Essays on Hinduism

Hinduism is considered to be the oldest national religion of India. Its origins are usually built to the lifetime of the Proto-Indian (Harappan) civilization. Meanwhile, Hinduism still retains many customs and statutes of the ancient times, extending traditions of archaic culture that emerged at the dawn of history to the present times. Such a long, continuous and full-blooded existence, perhaps, had no other religion previously. Thus, the main aims of this project are to research Hinduism from various perspectives, and to share my own impressions and thoughts about this kind of religion.

Primarily, there are many beliefs and religions in India but, nevertheless, it has been and remains a country of Hinduism predominantly. Exactly Hinduism was a center of cultural, political and social unity to be built around in all ages. Considering the fact that Hinduism lacks a uniting belief system, it is possible to mention that Hinduism, as a religious phenomenon, differs by its unusual complexity and contradictoriness; moreover, it even seems confusing, chaotic and difficult comprehensible kind of religions to many people. Until now, there is no even a satisfactory definition of ‘Hinduism’, and a clear explanation of its parts and components is still in doubt. By the way, it is hard to strictly determine not only the content of Hinduism, but also to define the limits of this concept.

To add, according to Shattuck (1999), Hinduism is not a very harmonious belief, it does not have a universally recognized spiritual leader now and never had any leader in the visible past of the Indian subcontinent, as well as it does not have a clear and complete doctrine. And, in fact, it is characteristically to Hinduism that each guru interprets sacred texts of Hinduism in the own way, and each finds (or thinks that it is so) confirmation of the own personal views and preferences in these texts, or at least tries to convince the others. It being known that the higher value has the text of Hinduism, the more it usually has a characteristic vagueness which appears in its philosophical assertions in Sanskrit.

Thinking about the cultural and societal influences that have made Hinduism vital to the region in which it originated, it is good to mention that Hinduism has emerged as a comprehensive synthesis of social organization, religious and philosophical doctrines, theological beliefs and systems of psycho-physiological training for several millennia of its history. It permeates all aspects of the life of its devotee: ideological, social, behavioral, legal, and so on, right up to deep intimate spheres. In this sense, it is not only and not so much a religion as a way of life and holistic behavioral standards, focused on different social status and age stages.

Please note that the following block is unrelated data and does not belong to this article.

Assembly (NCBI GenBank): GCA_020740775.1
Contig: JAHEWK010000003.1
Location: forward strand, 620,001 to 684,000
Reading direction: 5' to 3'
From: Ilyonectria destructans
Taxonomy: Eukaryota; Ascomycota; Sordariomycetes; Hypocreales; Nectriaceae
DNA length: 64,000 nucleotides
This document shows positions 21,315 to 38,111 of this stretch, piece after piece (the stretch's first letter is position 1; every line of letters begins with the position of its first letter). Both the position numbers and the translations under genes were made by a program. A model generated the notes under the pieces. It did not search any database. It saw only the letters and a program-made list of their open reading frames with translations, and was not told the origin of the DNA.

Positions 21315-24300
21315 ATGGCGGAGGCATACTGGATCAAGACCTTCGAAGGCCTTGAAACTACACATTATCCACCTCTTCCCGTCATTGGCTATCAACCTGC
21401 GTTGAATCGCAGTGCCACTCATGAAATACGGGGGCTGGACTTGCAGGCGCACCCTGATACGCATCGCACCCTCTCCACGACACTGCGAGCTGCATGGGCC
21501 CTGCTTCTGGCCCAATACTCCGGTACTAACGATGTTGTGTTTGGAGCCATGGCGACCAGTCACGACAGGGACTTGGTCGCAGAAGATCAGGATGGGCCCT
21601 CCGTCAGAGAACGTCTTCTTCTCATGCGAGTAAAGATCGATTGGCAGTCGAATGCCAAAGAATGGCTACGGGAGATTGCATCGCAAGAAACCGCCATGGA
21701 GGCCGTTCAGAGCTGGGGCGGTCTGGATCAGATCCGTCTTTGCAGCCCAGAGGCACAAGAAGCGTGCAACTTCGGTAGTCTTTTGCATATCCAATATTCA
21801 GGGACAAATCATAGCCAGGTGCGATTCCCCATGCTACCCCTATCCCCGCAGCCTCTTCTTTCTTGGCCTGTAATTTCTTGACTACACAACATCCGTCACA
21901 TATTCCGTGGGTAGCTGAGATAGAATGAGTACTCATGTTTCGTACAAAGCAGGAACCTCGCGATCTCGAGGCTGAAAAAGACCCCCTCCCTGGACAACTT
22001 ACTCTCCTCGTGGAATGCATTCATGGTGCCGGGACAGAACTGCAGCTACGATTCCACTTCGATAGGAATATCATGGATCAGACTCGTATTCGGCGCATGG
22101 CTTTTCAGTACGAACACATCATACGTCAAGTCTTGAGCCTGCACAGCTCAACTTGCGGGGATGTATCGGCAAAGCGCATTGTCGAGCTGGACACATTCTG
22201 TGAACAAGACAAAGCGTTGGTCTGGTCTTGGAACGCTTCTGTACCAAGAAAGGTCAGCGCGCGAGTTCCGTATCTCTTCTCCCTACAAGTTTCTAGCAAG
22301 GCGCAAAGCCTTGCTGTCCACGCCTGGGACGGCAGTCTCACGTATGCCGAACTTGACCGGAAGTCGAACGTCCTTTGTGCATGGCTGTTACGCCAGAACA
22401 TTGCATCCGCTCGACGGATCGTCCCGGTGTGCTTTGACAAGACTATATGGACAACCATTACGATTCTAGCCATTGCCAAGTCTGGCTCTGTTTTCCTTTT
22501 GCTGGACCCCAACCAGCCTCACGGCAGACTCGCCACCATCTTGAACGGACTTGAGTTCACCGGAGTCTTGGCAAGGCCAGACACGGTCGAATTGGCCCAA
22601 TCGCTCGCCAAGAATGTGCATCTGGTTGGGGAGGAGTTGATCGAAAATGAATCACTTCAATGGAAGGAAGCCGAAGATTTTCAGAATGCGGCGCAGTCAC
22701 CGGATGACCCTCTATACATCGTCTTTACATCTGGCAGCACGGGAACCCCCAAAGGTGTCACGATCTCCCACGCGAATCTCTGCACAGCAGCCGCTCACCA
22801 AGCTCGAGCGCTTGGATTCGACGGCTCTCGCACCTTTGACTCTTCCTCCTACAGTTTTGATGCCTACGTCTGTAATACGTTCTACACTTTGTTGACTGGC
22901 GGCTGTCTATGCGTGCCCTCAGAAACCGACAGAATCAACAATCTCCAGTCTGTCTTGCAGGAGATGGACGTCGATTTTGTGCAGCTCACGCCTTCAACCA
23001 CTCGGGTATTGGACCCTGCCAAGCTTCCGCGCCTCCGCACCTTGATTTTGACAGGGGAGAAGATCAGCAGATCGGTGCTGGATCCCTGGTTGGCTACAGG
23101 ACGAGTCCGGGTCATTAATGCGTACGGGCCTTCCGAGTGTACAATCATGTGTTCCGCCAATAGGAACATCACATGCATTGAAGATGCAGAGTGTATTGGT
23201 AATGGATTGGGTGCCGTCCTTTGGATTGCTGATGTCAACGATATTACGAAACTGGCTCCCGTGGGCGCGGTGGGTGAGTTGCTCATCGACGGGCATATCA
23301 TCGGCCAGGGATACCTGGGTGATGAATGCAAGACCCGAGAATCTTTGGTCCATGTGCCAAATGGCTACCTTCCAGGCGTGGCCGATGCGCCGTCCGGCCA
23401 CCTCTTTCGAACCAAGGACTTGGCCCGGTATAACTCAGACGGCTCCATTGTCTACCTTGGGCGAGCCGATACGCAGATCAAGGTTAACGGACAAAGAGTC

Hindus see the future of their souls only in the improvement of the status of their subsequent incarnations, but extremely influential stratum of representatives of the ‘philosophical Hinduism’ is considering a future in the context of Moksha which means a total liberation of the soul from a succession of reincarnations. According to their view, the soul is chained to the ever-revolving wheel of reincarnation, which is set in motion by the law of karma. Thus, Zaehner (1966) stated that the main goal of Hindu is to achieve a total liberation, breaking the cycle of death and rebirth which is caused by karma. To sum up, the desire for liberation from earthly existence, in other words Moksha, appears after the realization and disappearance of all life purposes. Having lived many lives, each soul seeks liberation from the bonds of death; it perceives the self through the divine beginning, and eventually reaches Moksha, the final liberation from the cycle of births and deaths.

Observing Hinduism from various perspectives, it seems to me that Hinduism continues to develop because it is a living tradition. I strongly believe that Hinduism retains the ability to adapt and modify to meet the needs of believers, and recognizes the importance of the socio-religious environment in which it operates. It would be quickly degraded to the status of a monolith coated with cracked, mossy, silent and useless parts that has no positive relationships with seekers of the truth in the XXI century without such adaptability.

In conclusion, taking everything into consideration, it is possible to state that complex religious system of Hinduism flexibly combines the most seemingly opposite extremes and skillfully adapts to a variety of social and political conditions, while maintaining the extraordinary diversity, brightness and vitality. Hinduism has the amazing ability to constantly create new schools and trends knowing the ways how to connect the unconnected, and to present everything in fantastic shapes. All this boundless diversity exists in one common framework that allows us to speak of Hinduism as an independent and integrated system with common religious world outlook. Thus, Hinduism has always been extremely stable in spite of its seeming amorphousness.

Shattuck, S. (1999). Hinduism. London: Routledge.
Zaehner, R. C. (1966). Hinduism. Oxford: Oxford University Press.

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